How different might the world be?
Broken Wing // 5.22.16
Birds of a feather flock together; that’s what they always say.
Jessika and I were walking through SoHo when we stumbled upon a baby bird lying on the ground. I watched as Jessika ran toward it, pushing everyone out of her way as she did so. She kneeled there, hovering over the bird as the people walked by around it. I knelt down next to her as we decided what to do. They say if a mother bird smells the scent of a human on her baby, she will abandon it. Yet, with no mother in sight, and this helpless bird lying on the busy New York sidewalk, we decided to take our chances. Jessika scooped the bird up, carrying it over to a bench. She laid it down on the bench, a mixture of heartbreak and confusion filling her eyes. We didn’t know what to do. She had to go back to Jersey, and I had to go back to Brooklyn. Neither of us was in the position to be able to take the baby bird with us.
After struggling to decide what to do, we ended up leaving the bird on the bench, in hopes it mother would come back for it. We asked an employee of the store the bench was in front of to keep an eye on the bird. I caught a glimpse of the utter sadness in Jessika’s eyes as we left the bird behind. She couldn’t get over it, the rest of the day continually puzzling if we did the right thing.
I think she saw herself in the baby bird; lost in the crowd with a broken wing. She’d felt the abandonment this little bird had; she’d felt the brokenness to mirror his broken wing. She wanted to save him, because saving him meant saving herself. When she picked him up off the ground, carrying him away from harm, she was picking up herself.
She texted me weeks later out of nowhere saying, “I still feel bad about the bird.” I told her I thought the baby bird ended up okay, but in reality I don’t really know. I’ll never know if that baby bird was okay, but here’s what I do know; Jessika will be okay. So if you’re reading this, Jess, you’re okay.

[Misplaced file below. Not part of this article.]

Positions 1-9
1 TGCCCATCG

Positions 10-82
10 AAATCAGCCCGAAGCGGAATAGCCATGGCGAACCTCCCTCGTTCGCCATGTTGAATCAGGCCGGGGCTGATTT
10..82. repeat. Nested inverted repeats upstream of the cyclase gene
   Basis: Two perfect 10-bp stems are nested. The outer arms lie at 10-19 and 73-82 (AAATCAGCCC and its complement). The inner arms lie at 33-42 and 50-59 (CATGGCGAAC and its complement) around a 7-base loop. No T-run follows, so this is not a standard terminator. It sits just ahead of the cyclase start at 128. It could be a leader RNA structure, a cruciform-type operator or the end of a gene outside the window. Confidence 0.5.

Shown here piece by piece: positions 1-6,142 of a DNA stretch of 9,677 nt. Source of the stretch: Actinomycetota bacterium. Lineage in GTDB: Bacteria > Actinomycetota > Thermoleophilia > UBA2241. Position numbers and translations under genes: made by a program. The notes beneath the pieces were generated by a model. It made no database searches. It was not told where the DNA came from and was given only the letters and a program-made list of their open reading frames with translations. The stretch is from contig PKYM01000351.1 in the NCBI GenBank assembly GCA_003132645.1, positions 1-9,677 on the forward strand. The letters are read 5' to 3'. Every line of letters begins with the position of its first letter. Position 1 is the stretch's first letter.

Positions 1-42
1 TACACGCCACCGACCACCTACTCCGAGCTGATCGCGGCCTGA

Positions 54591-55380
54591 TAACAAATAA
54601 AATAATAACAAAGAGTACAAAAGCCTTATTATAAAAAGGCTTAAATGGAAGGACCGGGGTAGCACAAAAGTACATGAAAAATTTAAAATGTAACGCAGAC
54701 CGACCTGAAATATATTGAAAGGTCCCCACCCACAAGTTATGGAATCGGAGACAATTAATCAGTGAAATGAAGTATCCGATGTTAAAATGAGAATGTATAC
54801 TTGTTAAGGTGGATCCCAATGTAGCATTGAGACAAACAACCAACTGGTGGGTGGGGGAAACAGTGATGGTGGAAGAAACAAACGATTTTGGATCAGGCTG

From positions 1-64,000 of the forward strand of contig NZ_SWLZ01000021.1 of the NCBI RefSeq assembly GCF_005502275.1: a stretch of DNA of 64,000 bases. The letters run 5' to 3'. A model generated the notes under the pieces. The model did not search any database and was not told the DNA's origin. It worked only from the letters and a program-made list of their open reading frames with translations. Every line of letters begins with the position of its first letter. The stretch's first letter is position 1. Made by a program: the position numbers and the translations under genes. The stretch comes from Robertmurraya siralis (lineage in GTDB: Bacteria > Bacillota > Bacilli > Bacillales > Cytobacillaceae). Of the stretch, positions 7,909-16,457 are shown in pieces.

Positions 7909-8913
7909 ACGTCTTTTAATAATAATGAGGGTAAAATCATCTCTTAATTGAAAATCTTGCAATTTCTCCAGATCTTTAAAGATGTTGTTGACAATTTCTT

And for anyone else reading this who feels a little like a baby bird with a broken wing, you’re going to be okay.
Did You? // 5.16
Did you ever notice how the lights of the city dance on the water? Tumbling in tune with the waves
And did you ever stand in the place I’m standing in now? In awe at this city and what man can make
I often wonder if you walked these streets with the same sense of excitement I do Or did you dread pushing your way through on your way to work
Did you ever stare up at the stars as they light up the city? Suddenly aware of how small you were
Sometimes I swear that you’re drawing me here Drawing me back to your home
Maybe the years of missing you have lead me somewhere where I feel a little bit closer To you, to who I am
New York is not my home I wasn’t born here
But New York is my heart And that’s because of you
This book is dedicated to my grandma, for all that she was, and all that she always will be for me.
Photo courtesy of Teresa Ryan
All photography is my own unless otherwise noted.
Special thanks to…
My family, for the constant love and support. Nothing would be possible without you all. Jessika, for getting me, and sticking around through it all.
Pauli, for believing in me, and helping me believe in myself. Mrs. Frese, for igniting my love for writing.
Brittany, for putting up with me for the last thirteen years. Auntie, for the adventures, and for always being there for me. Kim, for making so many of my dreams possible.
New York, for always welcoming me with open arms.